Thursday, March 21, 2019

The Moral Lessons of Shakespeares Macbeth :: GCSE English Literature Coursework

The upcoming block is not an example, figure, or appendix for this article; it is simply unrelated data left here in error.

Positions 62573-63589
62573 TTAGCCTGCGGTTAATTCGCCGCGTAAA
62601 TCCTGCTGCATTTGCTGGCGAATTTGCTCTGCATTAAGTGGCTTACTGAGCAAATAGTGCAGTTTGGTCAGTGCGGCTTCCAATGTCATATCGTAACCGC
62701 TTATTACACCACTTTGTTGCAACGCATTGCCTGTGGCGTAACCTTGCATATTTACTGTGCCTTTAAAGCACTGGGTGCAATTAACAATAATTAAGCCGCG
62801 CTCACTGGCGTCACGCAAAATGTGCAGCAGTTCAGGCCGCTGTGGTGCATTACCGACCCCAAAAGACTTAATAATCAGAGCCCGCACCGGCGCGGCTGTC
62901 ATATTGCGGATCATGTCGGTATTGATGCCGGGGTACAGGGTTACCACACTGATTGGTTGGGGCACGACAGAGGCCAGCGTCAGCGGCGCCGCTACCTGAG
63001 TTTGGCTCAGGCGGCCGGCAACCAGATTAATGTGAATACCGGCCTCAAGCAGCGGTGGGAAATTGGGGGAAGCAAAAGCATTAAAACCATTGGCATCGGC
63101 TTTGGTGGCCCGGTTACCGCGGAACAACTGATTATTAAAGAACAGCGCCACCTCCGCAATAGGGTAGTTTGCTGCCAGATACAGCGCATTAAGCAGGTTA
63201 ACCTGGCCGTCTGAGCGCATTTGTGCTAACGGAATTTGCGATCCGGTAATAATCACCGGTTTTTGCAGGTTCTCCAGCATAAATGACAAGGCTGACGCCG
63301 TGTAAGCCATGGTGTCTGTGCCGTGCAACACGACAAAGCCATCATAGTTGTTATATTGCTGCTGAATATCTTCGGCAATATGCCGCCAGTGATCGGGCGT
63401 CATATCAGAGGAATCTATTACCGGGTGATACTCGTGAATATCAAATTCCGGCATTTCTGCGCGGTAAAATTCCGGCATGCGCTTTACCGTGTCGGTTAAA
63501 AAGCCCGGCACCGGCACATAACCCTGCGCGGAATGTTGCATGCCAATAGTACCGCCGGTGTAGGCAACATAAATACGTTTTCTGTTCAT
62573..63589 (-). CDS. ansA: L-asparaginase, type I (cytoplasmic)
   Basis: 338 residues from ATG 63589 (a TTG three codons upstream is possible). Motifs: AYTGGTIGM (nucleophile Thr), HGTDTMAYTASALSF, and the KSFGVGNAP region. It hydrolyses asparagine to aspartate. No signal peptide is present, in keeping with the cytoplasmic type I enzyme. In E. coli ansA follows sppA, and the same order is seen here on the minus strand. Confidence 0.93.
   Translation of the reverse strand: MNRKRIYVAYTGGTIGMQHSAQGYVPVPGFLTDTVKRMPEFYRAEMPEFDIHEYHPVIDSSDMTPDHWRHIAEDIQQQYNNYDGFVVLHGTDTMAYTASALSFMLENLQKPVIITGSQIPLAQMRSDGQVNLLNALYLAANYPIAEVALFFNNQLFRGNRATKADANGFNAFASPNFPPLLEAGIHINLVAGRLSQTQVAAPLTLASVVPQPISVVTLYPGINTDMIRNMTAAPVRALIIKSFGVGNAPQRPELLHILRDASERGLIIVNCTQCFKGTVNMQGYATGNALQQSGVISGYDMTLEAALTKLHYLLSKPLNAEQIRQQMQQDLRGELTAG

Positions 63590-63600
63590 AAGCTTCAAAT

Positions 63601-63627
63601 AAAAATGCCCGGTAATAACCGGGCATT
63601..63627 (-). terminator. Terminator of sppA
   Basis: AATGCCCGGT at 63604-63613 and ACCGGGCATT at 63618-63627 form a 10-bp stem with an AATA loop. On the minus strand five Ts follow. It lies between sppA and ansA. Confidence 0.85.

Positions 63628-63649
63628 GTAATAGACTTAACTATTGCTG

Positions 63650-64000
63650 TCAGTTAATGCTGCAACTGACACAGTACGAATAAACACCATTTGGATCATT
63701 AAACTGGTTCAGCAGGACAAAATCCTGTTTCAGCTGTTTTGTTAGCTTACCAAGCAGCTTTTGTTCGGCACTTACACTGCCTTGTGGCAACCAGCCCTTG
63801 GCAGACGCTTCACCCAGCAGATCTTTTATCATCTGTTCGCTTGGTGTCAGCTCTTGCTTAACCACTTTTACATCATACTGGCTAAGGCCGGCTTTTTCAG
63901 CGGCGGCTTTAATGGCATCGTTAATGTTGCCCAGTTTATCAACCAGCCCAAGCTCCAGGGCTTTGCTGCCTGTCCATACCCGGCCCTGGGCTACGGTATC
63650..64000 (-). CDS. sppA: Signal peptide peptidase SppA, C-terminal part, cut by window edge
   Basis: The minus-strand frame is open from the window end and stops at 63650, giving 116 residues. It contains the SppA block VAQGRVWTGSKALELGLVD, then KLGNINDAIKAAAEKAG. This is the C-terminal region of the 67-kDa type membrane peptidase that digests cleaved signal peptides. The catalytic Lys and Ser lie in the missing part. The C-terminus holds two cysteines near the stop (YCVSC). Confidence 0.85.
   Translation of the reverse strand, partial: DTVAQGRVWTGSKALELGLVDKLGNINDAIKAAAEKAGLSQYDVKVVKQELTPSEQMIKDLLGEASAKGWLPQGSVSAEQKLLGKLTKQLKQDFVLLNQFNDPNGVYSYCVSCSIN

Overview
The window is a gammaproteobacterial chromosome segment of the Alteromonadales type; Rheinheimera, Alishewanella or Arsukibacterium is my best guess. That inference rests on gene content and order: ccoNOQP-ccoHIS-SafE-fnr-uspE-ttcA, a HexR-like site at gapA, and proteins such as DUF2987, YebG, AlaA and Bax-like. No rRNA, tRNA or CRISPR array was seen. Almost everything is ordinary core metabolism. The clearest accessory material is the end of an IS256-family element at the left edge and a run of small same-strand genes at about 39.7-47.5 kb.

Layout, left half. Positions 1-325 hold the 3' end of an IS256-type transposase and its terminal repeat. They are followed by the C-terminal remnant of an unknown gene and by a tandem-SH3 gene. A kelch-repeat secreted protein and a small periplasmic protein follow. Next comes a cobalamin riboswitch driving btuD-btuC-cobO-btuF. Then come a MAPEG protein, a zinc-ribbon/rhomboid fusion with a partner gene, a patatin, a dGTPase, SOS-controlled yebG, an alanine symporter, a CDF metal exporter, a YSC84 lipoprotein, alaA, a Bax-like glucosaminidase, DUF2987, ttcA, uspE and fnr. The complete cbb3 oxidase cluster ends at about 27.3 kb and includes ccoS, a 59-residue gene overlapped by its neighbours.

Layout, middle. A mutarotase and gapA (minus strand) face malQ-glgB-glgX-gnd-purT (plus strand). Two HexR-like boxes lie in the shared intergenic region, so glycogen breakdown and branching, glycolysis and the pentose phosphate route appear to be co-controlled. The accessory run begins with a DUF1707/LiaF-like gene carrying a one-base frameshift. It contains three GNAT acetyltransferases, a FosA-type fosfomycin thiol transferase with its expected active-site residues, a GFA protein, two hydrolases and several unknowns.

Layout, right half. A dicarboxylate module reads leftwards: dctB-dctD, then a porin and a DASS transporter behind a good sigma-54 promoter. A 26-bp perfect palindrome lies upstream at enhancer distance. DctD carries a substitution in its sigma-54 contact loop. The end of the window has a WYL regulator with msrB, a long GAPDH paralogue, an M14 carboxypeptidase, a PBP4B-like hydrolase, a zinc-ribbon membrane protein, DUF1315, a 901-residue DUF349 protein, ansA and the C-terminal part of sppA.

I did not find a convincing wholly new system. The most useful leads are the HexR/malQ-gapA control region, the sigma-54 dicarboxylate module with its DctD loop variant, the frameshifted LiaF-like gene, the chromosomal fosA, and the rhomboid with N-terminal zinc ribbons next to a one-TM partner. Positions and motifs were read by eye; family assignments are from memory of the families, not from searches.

Moral Lessons of Macbeth   "Your hand, your tongue depend like the stark flower, but be the serpent undert." (Shakespeare 1.5. 64-66) Throughout Shakespeares Macbeth, things are not ever as they seem. Deception in this play is always present, especi wholey with the principal(prenominal) characters - Macbeth and wench Macbeth. gentlewoman Macbeth is the most skilled at persuading others, especially her husband, into conceptualise things that are not true. The above quote, spoken by Lady Macbeth to her husband, shows exactly how manipulative and deceiving she can be. She is telling Macbeth to look and act pure, but to be evil inside. Macbeth, evidently led by his wife, but excessively by his own ambitions, is likewise guilty of fast one. He deceives his best friend Banquo, baron Duncan, as well as his public. Lady Macbeth and Macbeth also try to affair denial and rationalization to deceive themselves. This self-deception leads to grave circumstances for th em both. Macbeth is labored into further and further lies, making life difficult and unbearable. Lady Macbeth is also caught in the depths of deception and eventually kills herself. Therefore, it is obvious that the main characters of Shakespeares Macbeth are all negatively affected by the recurring theme of deception. Throughout the play, Lady Macbeth uses her ability to mislead others in many ways. First of all, she decides to use deception to push her husbands ambition to be king. ...Hie thee hither, that I may pour my spirit up in thine ear, and chastise with the valour of my tongue all that impedes thee from the golden round...(1.5.25-28)   Lady Macbeth believes that, to be successful in his ambitions, Macbeth must rise above his goodness and accept her evil ways. She knows that the process of making her husband believe what she wants may not be easy. Lady Macbeth has to be cunning, and she is up for the challenge. The thought of cosmos in power - the King and Q ueen of Scotland - drives her and she cannot be stopped. Lady Macbeth much has to reinforce her immoral beliefs to her husband, giving him a boost. Was the hope drunk, wherein you dressed yourself? hath it slept since, and wakes it now, to look so green and pale at what it did so freely? From this magazine such I account thy love.

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